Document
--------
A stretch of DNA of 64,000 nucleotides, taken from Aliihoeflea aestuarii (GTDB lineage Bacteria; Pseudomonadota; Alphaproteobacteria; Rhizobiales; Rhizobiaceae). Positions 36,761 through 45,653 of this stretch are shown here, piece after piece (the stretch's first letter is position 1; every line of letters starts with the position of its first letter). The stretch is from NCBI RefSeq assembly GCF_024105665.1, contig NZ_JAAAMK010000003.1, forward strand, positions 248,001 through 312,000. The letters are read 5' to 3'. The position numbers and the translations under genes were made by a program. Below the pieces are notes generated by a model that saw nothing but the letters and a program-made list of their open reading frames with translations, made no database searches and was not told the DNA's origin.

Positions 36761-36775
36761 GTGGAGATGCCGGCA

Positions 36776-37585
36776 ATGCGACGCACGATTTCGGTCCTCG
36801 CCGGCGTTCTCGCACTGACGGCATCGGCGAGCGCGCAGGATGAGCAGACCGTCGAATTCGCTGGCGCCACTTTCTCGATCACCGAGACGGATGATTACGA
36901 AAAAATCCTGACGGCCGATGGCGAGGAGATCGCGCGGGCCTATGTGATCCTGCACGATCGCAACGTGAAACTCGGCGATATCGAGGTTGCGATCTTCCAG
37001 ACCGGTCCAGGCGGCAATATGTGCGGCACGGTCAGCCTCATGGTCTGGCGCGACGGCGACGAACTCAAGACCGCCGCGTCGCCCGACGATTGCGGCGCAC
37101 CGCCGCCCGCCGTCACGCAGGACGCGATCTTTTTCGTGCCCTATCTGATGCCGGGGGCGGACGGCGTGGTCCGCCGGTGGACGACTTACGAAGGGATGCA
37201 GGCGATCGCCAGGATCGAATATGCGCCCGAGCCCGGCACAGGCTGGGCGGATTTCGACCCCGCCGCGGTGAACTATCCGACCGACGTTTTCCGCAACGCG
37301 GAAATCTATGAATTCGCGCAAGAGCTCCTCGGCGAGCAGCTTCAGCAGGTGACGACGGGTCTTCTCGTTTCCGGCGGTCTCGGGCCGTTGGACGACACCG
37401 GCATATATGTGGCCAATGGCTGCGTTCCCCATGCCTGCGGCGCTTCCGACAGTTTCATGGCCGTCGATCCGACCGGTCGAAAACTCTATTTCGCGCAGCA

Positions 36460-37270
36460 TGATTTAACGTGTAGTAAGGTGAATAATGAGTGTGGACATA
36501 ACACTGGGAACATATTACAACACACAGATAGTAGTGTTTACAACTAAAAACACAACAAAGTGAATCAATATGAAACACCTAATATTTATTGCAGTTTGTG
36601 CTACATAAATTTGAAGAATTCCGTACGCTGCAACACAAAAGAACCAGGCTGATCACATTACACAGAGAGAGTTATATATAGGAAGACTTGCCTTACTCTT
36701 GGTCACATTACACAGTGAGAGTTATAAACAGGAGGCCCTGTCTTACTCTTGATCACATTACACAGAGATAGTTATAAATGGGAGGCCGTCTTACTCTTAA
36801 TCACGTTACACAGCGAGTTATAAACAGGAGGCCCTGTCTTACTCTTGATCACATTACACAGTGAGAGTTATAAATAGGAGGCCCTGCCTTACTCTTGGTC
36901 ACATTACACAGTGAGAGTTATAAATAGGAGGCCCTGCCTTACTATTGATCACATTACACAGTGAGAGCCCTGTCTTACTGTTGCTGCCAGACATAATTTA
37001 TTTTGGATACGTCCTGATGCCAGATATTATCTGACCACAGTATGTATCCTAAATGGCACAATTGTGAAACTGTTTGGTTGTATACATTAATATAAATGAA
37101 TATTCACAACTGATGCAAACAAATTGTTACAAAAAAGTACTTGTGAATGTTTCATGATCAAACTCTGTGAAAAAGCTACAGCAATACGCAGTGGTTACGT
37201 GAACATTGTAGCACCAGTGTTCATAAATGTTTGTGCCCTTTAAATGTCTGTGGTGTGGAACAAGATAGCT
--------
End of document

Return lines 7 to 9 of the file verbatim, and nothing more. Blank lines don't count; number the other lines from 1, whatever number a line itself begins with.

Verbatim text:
36901 AAAAATCCTGACGGCCGATGGCGAGGAGATCGCGCGGGCCTATGTGATCCTGCACGATCGCAACGTGAAACTCGGCGATATCGAGGTTGCGATCTTCCAG
37001 ACCGGTCCAGGCGGCAATATGTGCGGCACGGTCAGCCTCATGGTCTGGCGCGACGGCGACGAACTCAAGACCGCCGCGTCGCCCGACGATTGCGGCGCAC
37101 CGCCGCCCGCCGTCACGCAGGACGCGATCTTTTTCGTGCCCTATCTGATGCCGGGGGCGGACGGCGTGGTCCGCCGGTGGACGACTTACGAAGGGATGCA